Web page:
Carrots&Cake listened to the top ScreenStrong podcasts & summarized the key takeaways. Carrots&Cake independently created these podcast notes and does not have any affiliation with the ScreenStrong podcast. This podcast is about Dr. Adriana Stacey, where she shares her solution to managing screen rules in 2023.
Dr. Adriana Stacey - Dr. Adriana Stacey a Board Certified Psychiatrist. Dr. Stacey's areas of specialty include mental health treatment, including treatment of depression, anxiety, and adult ADHD.
Melanie hempy - Host for ScreenStrong podcasts.
Key Takeaways about Screen Rules
When the screens are off the table, Kids fill it with the coolest stuff. It really opens up their imagination, from parts to undiscovered hobbies to talents that they never thought they had. This is where screen rules come in.
Research by Dr. Stacey indicates that at night teens' brains are even less coherent than it is during the day. As a result, if kids have their peers around them, the potential for risky behavior is far greater than what would happen if they were just by themselves.
A screen strong family is one that implies strong rules around screen time (your kids tend to develop really strong relationships and friendships with other kids who are screen strong)
Melanie is joined by Dr. Adriana Stacey to discuss the dangerous combination of smartphones and sleepovers, and how to navigate childhood activities while still living the ScreenStrong Lifestyle.
When you start investing in your kids' friends and teach your kids how to invest time and effort in their friends early on. This practice really pays off. Kids learn how to value their time, and engage in meaningful and long-lasting relationships.
Can strong screen rule families allow their kids to go to other people's homes that does not have strong screen rules?
We live in a world where tech surrounds our kids and us. So Dr. Stacey’s advice to parents is that it's okay to let your child go and play with their friends. But what she says is that those families who practice a screen strong lifestyle, they should request their child's friends' parents in the following manner:
“I know that you guys allow your kids to play video games, and that's a decision in your home, our kids aren't allowed to play video games, I really want my children to still cultivate their friendship with your children. So I would love it if when my children are at your house, you would encourage them to do other things”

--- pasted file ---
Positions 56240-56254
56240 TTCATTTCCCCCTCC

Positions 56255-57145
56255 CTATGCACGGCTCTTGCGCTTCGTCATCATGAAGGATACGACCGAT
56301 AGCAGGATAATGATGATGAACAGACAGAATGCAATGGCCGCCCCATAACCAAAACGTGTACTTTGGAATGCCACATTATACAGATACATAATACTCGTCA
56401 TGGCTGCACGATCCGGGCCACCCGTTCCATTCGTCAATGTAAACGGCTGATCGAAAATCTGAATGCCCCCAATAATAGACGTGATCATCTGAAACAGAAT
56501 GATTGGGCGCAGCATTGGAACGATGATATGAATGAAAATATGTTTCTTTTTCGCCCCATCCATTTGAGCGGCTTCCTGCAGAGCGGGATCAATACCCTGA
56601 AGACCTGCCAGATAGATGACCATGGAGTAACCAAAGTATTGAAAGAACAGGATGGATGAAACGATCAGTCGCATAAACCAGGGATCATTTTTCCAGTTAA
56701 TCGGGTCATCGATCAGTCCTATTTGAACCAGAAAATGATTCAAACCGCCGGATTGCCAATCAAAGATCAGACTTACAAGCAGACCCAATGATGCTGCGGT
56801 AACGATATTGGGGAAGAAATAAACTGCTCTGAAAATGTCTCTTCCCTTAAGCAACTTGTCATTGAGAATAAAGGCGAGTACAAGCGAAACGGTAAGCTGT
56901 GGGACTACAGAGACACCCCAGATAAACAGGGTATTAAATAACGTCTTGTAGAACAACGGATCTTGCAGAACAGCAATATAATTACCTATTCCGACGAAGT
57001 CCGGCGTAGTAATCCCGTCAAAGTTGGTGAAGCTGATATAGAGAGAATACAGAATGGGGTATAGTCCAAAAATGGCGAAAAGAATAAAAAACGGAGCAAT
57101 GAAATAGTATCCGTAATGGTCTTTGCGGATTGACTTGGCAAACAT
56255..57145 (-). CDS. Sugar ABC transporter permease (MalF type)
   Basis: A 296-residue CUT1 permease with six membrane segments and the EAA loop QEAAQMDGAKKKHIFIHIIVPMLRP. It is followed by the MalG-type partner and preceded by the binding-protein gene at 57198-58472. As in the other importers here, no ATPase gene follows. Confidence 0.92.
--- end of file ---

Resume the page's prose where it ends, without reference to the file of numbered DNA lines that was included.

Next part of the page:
This way, they know what your philosophy around screen time is and show your commitment to it. If they feel confused about it, don't fall back but share some of your insights on your screen-free practices. Maybe it might help them start a new habit for the household.
Keep the screen down and discover your talents
Dr. Stacey - I had a patient who is of an adolescent age and a really sweet person. He was really into games on his iPad. Not necessarily video games, but just all these little games on his iPad, and he got grounded from it for a couple of weeks and wasn't able to use it and discovered that he is an amazing artist, never cultivated that, and now he loves it.
Parents should really try to keep screen use at a minimum so that kids are given the time to imagine and discover hidden talents.
One of Dr. Stacey's favorite suggestions to give people is to invite someone over to do something specific. Or if you go to someone's house, bring ideas. Don't feel socially isolated if, because of your screen habit, you feel left out. See the benefit of it and make the most of it.
The ACT rule for parents
A - A is to ask the parents if the screens will be out.
C - C stands for being creative.
T - T is for telling them no, pivoting, and saying no when necessary.
Jack is the Marketing Manager at Carrots&Cake, hailing from the United Kingdom. With a solid track record of developing and expanding four dynamic apps across various sectors, Jack was drawn towards making a tangible impact on society. This led him to Carrots&Cake, a company that directly addresses the escalating concerns surrounding children's screen time. Anchoring his work in the intersection of technology, psychology, and education, he leverages his in-depth understanding of these fields to improve digital parenting.
Having studied psychology and served as a volunteer teacher, Jack uniquely combines this expertise to foster healthier, more productive digital habits among children. His commitment to staying abreast with the latest developments in screen time and digital parenting equips him to navigate and influence this evolving landscape effectively.
On a personal front, Jack is a strong advocate for healthy living, routinely visiting the gym and actively participating in sports. His commitment to fitness parallels his professional efforts in promoting balanced digital behaviors among children. Jack's multifaceted interests and his unwavering dedication to making a genuine difference resonate through his work at Carrots&Cake, paving the way towards healthier, more beneficial screen time for kids.